Axial School serves Moffat County students again |

Axial School serves Moffat County students again

After two years of careful restoration, students attended lessons in cursive writing in the historic one-room Axial Schoolhouse, newly reopened to the public at the Wyman Living History Museum a few miles east of Craig. “We were working on our local Moffat County and how people of the past influenced the development and interaction of different communities. It is one of our social studies standards,” said teacher Bobbi McAlexander. “This year was the first time we got to visit the schoolhouse, and they had a lesson prepared about cursive and teaching about Axial Basin.” Students from Josiah Grubbs’ and Juliann Matheson’s classes also joined the trip to the school, which museum founder Lou Wyman thinks was built in 1893 by homesteader William “Bill” Taylor to provide a house of education for children around the settlement of Axial, Colorado, and the surrounding area, known as Axial Basin. In July 2017, the school was moved from its original location — on land now owned by Tri-State Generation & Transmission — to the museum as part of an agreement struck in 2015, which prevented the school from being destroyed, said Walt Proctor, a member of the Shaver family and one of the last people to attend the school before it closed in 1962. For the past couple of years, David Wyman led a team of volunteers and professionals who worked to restore the school. “The stuff you do for money doesn’t last, as the money always goes, but working on a project like this creates memories that last,” David Wyman said in September 2017. Helping students make memories and learn a thing or two about Moffat County history involved a cast of characters, including Blacksmith Terry Carwile, School Mistress Molly Kleeman, Shopkeeper Joanne Roberson, and Lou Wyman. The trip was the first spring field trip for Sandrock Elementary School students, but it was originally scheduled for March 13, the day of the bomb cyclone.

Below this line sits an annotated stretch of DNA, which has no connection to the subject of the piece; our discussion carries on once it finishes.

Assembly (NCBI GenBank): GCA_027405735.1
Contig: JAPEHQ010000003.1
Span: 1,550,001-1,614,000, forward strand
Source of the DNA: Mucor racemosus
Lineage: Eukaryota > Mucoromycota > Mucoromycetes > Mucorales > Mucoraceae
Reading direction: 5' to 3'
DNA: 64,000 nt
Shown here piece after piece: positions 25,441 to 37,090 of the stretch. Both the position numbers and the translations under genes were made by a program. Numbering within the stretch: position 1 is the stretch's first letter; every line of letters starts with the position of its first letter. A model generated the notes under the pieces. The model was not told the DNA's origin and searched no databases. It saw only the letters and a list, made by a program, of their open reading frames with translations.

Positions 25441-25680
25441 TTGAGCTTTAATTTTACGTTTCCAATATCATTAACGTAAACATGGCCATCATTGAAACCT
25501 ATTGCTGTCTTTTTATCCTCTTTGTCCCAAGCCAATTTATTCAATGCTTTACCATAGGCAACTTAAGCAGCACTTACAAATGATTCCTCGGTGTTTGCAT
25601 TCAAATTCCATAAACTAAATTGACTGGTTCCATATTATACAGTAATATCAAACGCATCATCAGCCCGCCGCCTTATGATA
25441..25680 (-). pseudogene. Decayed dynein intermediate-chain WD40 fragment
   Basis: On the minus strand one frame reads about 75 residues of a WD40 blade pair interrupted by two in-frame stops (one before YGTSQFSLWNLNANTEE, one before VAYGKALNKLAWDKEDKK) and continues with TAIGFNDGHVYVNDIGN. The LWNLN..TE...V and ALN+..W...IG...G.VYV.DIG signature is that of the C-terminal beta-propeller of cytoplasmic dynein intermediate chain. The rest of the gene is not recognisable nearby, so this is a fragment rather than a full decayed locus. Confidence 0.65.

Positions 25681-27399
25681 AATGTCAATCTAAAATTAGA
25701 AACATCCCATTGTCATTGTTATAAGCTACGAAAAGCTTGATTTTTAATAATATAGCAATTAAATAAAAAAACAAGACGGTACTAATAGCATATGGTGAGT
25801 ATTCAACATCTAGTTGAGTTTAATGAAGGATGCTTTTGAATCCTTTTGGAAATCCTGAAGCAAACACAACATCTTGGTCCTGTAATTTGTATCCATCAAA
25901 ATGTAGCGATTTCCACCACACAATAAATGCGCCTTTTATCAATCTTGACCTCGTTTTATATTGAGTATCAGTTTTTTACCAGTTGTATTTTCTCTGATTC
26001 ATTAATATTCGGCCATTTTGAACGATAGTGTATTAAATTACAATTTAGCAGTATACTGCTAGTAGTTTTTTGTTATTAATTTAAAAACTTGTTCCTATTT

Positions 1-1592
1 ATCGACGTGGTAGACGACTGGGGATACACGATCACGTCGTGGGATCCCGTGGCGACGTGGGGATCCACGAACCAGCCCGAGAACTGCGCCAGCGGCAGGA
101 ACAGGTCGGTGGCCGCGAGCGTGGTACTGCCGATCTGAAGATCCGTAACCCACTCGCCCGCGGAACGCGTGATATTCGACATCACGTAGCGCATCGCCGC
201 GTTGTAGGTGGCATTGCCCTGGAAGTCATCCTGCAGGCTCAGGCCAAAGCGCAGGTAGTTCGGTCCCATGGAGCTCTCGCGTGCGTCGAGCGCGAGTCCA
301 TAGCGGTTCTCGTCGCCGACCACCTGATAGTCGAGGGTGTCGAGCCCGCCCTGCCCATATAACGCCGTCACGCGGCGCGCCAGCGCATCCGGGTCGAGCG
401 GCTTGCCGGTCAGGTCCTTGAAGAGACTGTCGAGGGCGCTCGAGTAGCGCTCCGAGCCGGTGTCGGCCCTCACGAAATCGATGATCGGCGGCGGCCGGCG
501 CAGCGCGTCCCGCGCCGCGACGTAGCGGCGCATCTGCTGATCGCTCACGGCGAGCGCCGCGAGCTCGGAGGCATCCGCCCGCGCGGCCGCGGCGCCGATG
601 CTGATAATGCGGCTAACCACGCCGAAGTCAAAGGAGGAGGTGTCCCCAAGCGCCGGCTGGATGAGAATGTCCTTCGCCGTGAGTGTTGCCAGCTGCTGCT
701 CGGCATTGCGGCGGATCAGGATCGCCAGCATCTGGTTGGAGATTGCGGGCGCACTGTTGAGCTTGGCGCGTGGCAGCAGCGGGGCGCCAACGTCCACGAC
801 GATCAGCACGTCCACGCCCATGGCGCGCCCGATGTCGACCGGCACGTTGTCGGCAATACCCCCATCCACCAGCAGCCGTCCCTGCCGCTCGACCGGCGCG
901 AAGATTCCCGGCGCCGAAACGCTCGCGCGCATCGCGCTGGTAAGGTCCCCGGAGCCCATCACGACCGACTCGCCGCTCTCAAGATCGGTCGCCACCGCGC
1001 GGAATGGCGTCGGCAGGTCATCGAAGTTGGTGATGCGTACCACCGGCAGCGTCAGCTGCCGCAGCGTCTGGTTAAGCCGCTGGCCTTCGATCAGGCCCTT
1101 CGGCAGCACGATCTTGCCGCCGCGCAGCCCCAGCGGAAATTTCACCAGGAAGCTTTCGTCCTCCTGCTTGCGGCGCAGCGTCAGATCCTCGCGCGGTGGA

“Wyman’s canceled, because they didn’t think they could keep the road clear,” McAlexander said.

It’s a place worth waiting for, she added.

“We chose Wyman, because they always do a wonderful job with the kids, bringing out the blacksmith, teaching about Pagoda and the store. Mr. Wyman always spends so much time interacting with the kids,” she said.

Contact Sasha Nelson at 970-875-1794 or

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